Known for its rugged landscapes, picturesque fishing villages and medieval castles, the Isle of Skye is the largest island in the Scottish Inner Hebrides. But since the closure of Broadford Airfield in 1988, and with the nearest airport now a 5-6 hour drive away in Glasgow, islanders were facing a loss of connection with the UK mainland. It was estimated that the reintroduction of scheduled flights could attract up to 15,000 passengers every year and provide a significant boost to the local economy. However, before any plans could be made, the Highlands and Islands Transport Partnership (HITRANS) needed to establish how feasible it would be to reinstate the airfield as the main gateway to the Isle of Skye.
Arcadis was appointed by HITRANS to undertake a detailed study of Broadford Airfield, to demonstrate the feasibility of cost-effectively reopening the airfield to commercial flights. We also needed to test business, tourism and community appetite for the plans.
The work was part of a three year trial, with a view to permanent airport operations. As part of the study, our role included reviewing previous works to establish what would be the minimum required to recommence commercial flights. We did this by assessing what would be required of any airfield facilities, as well as benchmarking airport planning needs and liaising with numerous stakeholders, including HITRANS, the local council and the Scottish government.
Although the trial was set for three years it was important that our report looked at options that would survive beyond this point. This meant that if planning should go ahead permanently, there wouldn’t need to be a drastic amount of additional work and money fed back into the project. We also looked further than the original two flights a day, instead encompassing the maximum travel the airport could operate under.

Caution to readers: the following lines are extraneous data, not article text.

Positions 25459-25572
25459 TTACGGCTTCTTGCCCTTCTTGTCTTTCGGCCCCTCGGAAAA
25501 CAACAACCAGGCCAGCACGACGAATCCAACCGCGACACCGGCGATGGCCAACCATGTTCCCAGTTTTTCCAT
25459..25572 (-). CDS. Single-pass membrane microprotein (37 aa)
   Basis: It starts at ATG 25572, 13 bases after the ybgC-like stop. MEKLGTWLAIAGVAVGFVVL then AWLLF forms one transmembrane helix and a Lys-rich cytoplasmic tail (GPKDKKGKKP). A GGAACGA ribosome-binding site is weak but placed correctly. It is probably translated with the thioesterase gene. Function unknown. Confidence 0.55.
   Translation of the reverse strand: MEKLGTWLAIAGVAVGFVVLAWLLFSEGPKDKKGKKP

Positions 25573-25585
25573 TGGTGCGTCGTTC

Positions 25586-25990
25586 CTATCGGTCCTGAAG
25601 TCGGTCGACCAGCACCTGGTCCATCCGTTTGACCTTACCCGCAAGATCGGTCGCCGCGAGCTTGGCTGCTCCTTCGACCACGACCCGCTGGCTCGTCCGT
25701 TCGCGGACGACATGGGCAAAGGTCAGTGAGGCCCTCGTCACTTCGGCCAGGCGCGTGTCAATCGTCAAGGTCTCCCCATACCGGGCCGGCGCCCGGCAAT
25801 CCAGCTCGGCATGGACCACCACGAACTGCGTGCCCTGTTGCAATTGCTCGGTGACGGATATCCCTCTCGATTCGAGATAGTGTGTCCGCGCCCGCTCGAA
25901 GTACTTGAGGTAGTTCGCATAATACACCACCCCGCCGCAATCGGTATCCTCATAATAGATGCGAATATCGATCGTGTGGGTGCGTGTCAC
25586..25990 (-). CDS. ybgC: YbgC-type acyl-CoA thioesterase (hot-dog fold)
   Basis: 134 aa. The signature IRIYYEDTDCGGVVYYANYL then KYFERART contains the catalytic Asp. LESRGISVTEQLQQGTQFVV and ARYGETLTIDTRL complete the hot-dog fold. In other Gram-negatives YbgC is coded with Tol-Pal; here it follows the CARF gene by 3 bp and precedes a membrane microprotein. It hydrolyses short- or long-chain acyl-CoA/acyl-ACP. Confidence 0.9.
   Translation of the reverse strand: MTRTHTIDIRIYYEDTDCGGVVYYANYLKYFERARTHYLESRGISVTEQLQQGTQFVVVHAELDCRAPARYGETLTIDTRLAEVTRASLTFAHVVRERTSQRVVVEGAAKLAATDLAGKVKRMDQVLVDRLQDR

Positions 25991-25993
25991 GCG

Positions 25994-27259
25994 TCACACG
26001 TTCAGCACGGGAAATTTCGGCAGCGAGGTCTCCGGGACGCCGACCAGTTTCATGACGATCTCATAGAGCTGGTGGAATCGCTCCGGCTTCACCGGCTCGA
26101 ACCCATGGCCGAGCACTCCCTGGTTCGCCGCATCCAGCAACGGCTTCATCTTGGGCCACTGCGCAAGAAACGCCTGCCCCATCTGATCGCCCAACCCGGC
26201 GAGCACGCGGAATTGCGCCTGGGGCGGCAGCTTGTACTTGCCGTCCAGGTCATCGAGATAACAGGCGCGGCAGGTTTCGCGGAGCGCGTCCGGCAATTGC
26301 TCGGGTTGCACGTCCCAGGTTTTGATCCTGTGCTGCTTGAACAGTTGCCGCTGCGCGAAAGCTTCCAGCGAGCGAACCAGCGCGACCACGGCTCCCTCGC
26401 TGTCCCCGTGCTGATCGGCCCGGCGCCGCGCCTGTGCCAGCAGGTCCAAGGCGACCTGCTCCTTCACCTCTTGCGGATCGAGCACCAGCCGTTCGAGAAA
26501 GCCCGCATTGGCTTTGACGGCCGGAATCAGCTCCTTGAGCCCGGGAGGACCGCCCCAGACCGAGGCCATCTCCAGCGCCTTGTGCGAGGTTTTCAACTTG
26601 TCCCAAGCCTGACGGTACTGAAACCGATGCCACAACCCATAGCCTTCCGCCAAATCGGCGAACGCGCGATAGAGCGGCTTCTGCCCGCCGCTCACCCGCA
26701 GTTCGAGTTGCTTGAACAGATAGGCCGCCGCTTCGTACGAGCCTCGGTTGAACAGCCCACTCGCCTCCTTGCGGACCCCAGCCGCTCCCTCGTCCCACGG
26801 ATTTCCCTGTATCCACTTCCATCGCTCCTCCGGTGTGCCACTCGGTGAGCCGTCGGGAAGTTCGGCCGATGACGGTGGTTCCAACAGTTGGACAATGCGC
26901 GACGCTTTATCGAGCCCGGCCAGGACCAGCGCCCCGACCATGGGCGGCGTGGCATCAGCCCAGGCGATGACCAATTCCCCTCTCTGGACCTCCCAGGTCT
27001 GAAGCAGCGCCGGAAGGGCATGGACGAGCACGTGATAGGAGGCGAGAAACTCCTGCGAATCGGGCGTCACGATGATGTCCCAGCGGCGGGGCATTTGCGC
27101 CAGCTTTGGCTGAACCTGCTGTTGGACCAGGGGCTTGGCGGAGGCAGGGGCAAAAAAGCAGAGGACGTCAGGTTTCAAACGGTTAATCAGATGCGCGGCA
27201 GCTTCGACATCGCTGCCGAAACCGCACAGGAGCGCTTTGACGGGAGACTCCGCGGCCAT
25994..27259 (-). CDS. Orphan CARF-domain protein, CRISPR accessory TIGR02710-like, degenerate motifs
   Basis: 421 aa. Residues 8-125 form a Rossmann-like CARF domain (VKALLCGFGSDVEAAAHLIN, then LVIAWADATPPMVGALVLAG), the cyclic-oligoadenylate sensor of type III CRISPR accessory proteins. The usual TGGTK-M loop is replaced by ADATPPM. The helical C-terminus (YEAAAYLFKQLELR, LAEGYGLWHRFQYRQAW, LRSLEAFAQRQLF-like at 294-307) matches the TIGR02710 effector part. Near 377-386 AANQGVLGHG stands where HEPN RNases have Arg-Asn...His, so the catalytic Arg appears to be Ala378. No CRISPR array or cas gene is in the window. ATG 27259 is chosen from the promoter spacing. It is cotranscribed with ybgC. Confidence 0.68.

With a detailed knowledge of the sector, our team were able to focus on innovative ways of interpreting aviation regulations and developing phased plans leading towards a successful reopening. For example, according to the Skye Air Services Business Case 2016, the airport would be required to have a single Cat 3a standard Rescue and Fire Fighting Services vehicle with garaging facility, storage, and basic non-residential staff facilities. However, as the airfield was not required to host the fire and rescue team on site, it was decided that sharing the local squad facilities at a nearby shipping yard would help to reduce costs when it came to staffing and residential maintenance.
Getting ready for take-off
Thanks to our highly experienced team, the original development costs associated with re-opening the airfield have been reduced by 76%. Our recommendation to follow one of the mid-range cost options has been further developed, and has proved a cost-effective means of providing the required facilities and infrastructure, in a way that would suit the landscape.
The return of day flights between the Isle of Skye and either Edinburgh or Glasgow will make business trips and hospital visits easier and more accessible for the residents of Skye. It will enable economic growth, connectivity and social cohesion across the Islands and mainland. Extending flights to remote communities across the UK will be integral to bringing growth and innovation to these harder to reach regions.